Security

Find out which mobile apps are stealing your identity

Mobile device malware is approaching exponential growth. Mobile apps are the vehicle of choice to deliver malware. Michael P. Kassner looks at our options.

Mobile-security pundits preach incessantly about the need to be careful when downloading mobile applications. That's because many are not what they seem. According to TrendMicro's annual report, "Evolved Threats in a Post-PC World":

2012 erased any doubt that the malware threat for mobile devices is real. The number of Android malware shot up from 1,000 at the start of the year to 350,000 by year's end.

Imagine that kind of increase in your pay packet (I digress, apologies). Since TrendMicro was more concerned with types of malware, not what the malware did, I read "A Survey of Mobile Malware in the Wild" by a research team from University of California, Berkeley. What they found is more to the point:

We find that the most common malicious activities are collecting user information (61%) and sending premium-rate SMS messages (52%), in addition to malware that was written for novelty or amusement, credential theft, SMS spam, search engine optimization fraud, and ransom.

That should give you an idea of what the bad guys are looking for. So how does malware find its way onto a smartphone?

Currently, the most efficient way to load malware is through bad-guy designed mobile applications. Where malware developers incorporate their code into what appears to be credible software. So we happily install it, and in the case of Android apps, dutifully grant applications trying to install all the permissions asked for. After which, we become victims of identity or financial theft.

It's hard to get a feel for the number of good applications versus bad ones offered by app stores. I'd guess (guess being the operative word) that most are not malicious. My problem -- I really suck at guessing, so I'd appreciate being able to determine if a mobile application is safe to load or not. Thankfully, there is a way.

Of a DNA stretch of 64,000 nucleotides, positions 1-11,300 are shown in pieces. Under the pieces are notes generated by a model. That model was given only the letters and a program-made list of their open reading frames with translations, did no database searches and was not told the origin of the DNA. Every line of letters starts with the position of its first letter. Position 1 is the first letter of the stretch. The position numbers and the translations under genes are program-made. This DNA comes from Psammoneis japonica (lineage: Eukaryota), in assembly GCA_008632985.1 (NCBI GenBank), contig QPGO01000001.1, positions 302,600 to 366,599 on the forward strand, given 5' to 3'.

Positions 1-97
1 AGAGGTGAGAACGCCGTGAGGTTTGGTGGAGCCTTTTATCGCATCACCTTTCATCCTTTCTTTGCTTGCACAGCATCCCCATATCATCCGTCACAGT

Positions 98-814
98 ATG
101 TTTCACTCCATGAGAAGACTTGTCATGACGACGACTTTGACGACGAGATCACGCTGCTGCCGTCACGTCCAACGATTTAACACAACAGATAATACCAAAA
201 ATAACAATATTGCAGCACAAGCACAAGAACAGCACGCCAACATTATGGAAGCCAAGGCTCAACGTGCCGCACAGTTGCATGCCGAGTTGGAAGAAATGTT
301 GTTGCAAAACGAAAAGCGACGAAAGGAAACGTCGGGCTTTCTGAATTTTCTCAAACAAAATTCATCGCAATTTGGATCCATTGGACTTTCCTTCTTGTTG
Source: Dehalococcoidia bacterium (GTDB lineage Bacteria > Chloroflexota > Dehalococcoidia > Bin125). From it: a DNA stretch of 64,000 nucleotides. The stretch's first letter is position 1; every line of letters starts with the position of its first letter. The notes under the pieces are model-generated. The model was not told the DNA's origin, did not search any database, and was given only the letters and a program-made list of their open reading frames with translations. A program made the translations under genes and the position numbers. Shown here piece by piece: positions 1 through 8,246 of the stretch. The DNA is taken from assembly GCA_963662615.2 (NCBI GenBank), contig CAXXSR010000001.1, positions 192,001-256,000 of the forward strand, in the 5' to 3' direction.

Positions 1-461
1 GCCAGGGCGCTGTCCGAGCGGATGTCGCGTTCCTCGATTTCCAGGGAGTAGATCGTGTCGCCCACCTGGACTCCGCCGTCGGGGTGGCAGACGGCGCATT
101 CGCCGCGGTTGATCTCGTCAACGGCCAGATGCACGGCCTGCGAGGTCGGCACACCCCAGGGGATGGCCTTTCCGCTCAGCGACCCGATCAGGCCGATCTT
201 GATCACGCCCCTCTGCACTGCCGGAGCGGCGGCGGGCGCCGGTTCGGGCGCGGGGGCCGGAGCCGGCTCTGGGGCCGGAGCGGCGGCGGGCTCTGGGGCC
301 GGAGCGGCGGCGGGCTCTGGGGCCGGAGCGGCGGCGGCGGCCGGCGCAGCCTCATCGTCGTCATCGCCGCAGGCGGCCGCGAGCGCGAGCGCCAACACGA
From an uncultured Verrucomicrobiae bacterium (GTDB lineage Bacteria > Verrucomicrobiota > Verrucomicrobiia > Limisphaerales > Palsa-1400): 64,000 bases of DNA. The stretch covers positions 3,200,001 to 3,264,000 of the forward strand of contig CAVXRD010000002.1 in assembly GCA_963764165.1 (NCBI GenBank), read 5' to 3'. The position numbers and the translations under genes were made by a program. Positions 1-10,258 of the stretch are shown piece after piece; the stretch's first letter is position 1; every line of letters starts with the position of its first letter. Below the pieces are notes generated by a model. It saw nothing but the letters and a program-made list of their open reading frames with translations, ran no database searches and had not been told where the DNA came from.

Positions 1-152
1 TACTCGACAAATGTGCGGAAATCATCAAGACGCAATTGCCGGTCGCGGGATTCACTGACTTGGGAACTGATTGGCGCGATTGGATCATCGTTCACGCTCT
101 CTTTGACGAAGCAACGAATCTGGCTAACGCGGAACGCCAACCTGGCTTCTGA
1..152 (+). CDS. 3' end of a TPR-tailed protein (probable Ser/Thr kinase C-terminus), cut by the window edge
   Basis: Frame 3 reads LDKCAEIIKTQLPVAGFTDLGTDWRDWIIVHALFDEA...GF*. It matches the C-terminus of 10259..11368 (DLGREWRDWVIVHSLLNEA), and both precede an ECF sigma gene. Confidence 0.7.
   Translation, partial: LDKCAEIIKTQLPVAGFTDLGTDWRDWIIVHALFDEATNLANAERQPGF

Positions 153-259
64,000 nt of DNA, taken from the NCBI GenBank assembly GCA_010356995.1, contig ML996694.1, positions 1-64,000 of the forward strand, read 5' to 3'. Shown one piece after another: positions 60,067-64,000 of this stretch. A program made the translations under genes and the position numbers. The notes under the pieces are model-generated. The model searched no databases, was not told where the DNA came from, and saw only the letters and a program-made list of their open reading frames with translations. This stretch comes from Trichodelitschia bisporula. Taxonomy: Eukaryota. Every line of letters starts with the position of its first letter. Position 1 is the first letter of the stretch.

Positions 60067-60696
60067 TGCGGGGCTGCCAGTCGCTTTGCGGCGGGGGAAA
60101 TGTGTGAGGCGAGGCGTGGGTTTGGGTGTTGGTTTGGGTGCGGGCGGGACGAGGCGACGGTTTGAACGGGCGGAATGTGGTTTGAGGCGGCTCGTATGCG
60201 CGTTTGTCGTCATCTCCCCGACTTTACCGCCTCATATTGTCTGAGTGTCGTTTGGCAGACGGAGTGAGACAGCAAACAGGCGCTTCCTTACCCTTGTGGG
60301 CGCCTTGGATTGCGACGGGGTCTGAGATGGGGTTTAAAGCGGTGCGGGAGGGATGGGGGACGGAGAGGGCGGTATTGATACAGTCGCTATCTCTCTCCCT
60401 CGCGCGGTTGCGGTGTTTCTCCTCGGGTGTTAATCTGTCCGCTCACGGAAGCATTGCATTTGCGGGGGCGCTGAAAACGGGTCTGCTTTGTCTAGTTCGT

ZAP by Zscaler

I briefly touched on the security tool Zscaler Application Profiler (ZAP) in this article about the alarming number of Android applications that are not using SSL correctly.

In preparing that article, I had several conversations with Michael Sutton, Vice President of Security Research at Zscaler. Michael, being a patient sort, put up with all sorts of new questions for this article. Before I get to them, here are some preliminaries about ZAP.

ZAP provides two ways to test mobile applications -- Search and Scan. Zscaler has already tested many existing applications and by entering the app's name into the Search function, you will learn how it behaves.

Here are the results from entering Skype.

Next, the Scan function.

I asked Michael if there was any benefit to running the scan versus searching for results:

Search results provide a high-level overview of a past scan. If you want full details on an app, you'll want to run the scan feature.

In either case, ZAP checks the following:

  • Authentication: Username/password sent in clear text or using weak encoding methods.
  • Device Metadata Leakage: Data that can identify an individual device, such as the Unique Device Identifier (UDID).
  • Personally Identifiable Information Leakage: Data that can identify an individual user, such as an email address, phone number or mailing address.
  • Exposed content: Communication with third parties such as advertising or analytics sites.

Now let's get to the questions.

Kassner: On the webpage introducing ZAP, you mention mobile applications behave like custom web browsers. I have not thought of them that way. Should we be concerned because they are? Sutton: What I mean there is that the apps send network traffic and the protocols of choice are overwhelmingly HTTP/HTTPS. So they behave much like a browser, but do not have the same security protections. For example, you cannot tell what remote site you're sending traffic to as there's no address bar. And, you can't tell if the traffic is being sent securely. There's no padlock to indicate whether the app is using SSL or not. Kassner: Again, on the page introducing ZAP, you mention: